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I was told the other day that when writing a report, the first occurrence of a word should be in quotes and all further occurrences should not. When I asked whether there was a rule to which words should be in quotes, he could not give definite criteria. I have since looked through some of his work and found that he puts an awful lot of nouns in quotation marks following the above rule. And it is not like he ever defines them in the text, they are just in quotes the first time that they appear.

My question is: is the above an actual rule for proper grammar? If it is not, is there a similar one that he might have got mixed up with? Or is it simply not a rule and just something he made up? I certainly hadn't heard about a rule like it before talking to him.

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  • I was told the other day that when writing a report, the first occurrence of a word should be in quotes and all further occurrences should not. "So" "does" "this" "mean" "that" "sentences" "should" "be" "written" "like" this?
    – Ronan
    Commented Aug 19, 2014 at 13:34
  • Not to that extreme as I did mention later on in my question that it was just nouns that he used like that, but you get the idea. There is a ridiculous amount of quotes in his work used like this. Surely this can't possibly be proper grammar? It looks so weird. Commented Aug 19, 2014 at 13:36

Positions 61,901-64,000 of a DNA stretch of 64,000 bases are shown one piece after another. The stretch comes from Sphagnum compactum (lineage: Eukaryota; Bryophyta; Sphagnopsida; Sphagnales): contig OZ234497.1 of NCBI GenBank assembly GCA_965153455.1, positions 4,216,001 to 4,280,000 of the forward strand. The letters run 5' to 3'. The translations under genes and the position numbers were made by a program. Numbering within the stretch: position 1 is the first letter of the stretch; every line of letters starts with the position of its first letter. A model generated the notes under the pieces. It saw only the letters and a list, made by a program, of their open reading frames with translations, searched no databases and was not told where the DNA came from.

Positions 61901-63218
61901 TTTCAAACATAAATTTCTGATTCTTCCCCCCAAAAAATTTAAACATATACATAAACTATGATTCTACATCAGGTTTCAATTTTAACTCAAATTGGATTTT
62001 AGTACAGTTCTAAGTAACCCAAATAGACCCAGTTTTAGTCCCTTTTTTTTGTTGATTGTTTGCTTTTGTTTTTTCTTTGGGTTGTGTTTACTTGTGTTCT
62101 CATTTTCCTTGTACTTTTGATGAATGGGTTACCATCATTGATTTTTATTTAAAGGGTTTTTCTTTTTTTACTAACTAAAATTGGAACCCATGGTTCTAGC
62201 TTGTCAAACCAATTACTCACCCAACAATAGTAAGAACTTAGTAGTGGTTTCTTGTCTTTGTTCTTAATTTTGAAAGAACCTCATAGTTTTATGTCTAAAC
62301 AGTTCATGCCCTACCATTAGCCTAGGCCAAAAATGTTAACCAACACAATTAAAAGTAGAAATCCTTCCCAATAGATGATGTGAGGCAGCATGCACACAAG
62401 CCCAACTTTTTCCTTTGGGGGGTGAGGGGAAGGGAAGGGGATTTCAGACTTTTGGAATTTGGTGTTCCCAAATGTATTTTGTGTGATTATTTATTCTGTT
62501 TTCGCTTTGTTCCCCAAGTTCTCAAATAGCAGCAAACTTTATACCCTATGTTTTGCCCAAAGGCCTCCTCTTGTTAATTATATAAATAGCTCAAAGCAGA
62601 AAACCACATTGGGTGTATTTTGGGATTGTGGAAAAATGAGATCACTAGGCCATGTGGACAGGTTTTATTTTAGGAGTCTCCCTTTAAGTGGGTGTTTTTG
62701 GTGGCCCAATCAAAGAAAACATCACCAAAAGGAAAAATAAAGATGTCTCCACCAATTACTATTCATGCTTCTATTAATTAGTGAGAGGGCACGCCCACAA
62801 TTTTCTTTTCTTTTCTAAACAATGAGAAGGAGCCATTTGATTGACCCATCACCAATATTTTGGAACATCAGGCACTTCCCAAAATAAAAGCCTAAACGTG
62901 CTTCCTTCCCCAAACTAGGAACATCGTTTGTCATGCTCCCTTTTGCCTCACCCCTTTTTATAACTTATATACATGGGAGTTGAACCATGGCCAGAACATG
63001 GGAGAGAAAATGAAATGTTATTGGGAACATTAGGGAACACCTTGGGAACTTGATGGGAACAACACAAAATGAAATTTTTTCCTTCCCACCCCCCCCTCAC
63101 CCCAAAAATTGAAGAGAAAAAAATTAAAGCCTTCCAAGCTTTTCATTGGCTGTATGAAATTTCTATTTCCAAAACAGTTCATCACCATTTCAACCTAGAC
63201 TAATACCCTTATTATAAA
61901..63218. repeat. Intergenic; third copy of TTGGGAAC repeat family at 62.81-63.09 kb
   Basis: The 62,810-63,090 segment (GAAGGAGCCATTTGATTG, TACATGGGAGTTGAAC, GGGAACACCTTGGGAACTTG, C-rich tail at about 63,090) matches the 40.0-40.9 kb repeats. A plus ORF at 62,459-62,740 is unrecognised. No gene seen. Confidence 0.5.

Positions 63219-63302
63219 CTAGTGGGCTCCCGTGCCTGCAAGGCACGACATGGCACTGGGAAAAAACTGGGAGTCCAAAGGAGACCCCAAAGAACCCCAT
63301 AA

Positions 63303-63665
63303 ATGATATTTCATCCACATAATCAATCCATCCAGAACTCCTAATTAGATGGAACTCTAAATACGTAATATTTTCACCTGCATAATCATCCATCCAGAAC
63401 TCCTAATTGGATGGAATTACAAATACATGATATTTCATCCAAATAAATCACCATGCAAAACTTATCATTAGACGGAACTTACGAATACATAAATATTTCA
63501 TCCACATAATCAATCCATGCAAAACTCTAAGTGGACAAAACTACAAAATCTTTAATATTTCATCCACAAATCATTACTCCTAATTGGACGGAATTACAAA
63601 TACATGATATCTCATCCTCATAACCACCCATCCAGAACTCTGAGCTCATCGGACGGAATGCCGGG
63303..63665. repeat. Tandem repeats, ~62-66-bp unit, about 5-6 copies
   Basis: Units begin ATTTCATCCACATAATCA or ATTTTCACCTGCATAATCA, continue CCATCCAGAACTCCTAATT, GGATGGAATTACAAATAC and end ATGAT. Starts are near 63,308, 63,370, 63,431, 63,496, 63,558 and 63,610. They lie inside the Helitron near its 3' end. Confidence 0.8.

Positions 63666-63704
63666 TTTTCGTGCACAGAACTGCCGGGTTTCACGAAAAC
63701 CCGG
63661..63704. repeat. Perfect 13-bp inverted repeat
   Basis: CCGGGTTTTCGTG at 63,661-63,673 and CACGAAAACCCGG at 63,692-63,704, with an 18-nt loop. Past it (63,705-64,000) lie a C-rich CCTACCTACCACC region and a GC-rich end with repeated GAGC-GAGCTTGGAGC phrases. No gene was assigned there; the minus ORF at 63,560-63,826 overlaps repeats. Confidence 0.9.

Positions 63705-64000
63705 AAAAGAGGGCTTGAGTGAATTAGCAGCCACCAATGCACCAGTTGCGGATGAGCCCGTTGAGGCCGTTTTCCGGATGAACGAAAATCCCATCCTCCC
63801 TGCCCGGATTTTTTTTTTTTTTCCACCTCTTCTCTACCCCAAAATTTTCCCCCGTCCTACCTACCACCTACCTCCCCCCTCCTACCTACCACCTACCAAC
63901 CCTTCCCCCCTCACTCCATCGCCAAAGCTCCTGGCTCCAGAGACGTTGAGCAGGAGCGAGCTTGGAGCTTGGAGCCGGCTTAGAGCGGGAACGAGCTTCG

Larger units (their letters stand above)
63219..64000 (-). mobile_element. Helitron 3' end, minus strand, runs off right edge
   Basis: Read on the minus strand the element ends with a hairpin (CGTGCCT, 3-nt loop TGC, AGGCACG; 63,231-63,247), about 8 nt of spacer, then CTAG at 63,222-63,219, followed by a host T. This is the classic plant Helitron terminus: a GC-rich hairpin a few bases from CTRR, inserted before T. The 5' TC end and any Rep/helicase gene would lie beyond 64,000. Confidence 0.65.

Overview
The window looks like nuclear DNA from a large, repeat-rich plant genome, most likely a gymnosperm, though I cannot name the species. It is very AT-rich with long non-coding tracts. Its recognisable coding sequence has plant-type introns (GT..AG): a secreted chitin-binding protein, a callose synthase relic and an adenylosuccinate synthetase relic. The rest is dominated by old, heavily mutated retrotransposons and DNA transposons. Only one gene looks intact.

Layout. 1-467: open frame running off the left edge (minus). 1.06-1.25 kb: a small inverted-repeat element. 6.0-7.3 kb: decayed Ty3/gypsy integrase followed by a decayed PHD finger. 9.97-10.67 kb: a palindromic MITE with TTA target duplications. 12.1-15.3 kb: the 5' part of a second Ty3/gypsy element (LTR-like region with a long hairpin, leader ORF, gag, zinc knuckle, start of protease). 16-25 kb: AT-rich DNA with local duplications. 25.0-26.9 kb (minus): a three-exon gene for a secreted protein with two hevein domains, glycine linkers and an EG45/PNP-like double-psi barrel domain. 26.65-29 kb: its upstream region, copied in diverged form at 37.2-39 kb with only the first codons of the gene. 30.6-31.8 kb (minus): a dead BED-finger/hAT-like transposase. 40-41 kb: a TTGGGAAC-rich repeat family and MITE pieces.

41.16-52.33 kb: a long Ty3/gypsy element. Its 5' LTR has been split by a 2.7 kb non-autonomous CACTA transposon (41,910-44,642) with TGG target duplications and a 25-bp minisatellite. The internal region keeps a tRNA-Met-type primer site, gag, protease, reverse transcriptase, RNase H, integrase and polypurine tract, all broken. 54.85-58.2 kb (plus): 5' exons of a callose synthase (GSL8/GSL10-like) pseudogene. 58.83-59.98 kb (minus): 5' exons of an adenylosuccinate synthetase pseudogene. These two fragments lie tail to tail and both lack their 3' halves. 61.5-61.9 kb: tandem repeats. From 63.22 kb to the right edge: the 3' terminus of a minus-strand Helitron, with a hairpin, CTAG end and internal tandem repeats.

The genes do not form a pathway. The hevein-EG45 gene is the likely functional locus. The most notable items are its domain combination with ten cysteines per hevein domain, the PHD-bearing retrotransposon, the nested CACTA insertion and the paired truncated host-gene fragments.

• I was being tongue in cheek. :) Can you give an example of what he is doing?
    – Ronan
    Commented Aug 19, 2014 at 13:38
  • I know, but you were strangely accurate :P An example I just made up: --This is a "sentence". Sentences form a "paragraph" when grouped together. "Punctuation", including "commas" and "periods", can be used within the sentences to portray their meaning in a clear way. This is why punctuation is useful.-- Obviously, a meaningless example, but you get the idea. Commented Aug 19, 2014 at 13:41
  • This would seem only relevant in a piece of writing on terminology, like how a Wikipedia page might link to various other pages when terms are mentioned. From the sounds of things, your teacher is overusing the quotes - and suiting himself in the process.
    – Ronan
    Commented Aug 19, 2014 at 13:52

1 Answer 1

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There's no hard and fast rule, but many people use quotation marks for technical or unfamiliar words used for the first time (and defined either explicitly or in context); also, for highlighted or colloquial terms, which in these cases some sources might similarly recommend only putting in quotation marks the first time while others may allow that they should be in quotation marks every time used.

A Purdue University Online Writing Lab document (http://owl.english.purdue.edu/) republished by the University or Oregon has these instructions:

"Use quotation marks to indicate words used ironically, with reservations, or in some unusual way.....For words used as words themselves or for technical or unfamiliar terms used for the first time (and defined), use italics." http://tlc.uoregon.edu/publications/studyskills/GrammarHandouts/QuotationMarks(Purdue).pdf

While this source recommends to use italics many other sources suggest quotation marks, and especially when writing by hand italics can be difficult to use so impractical.

A University of Melbourne document has these related instructions: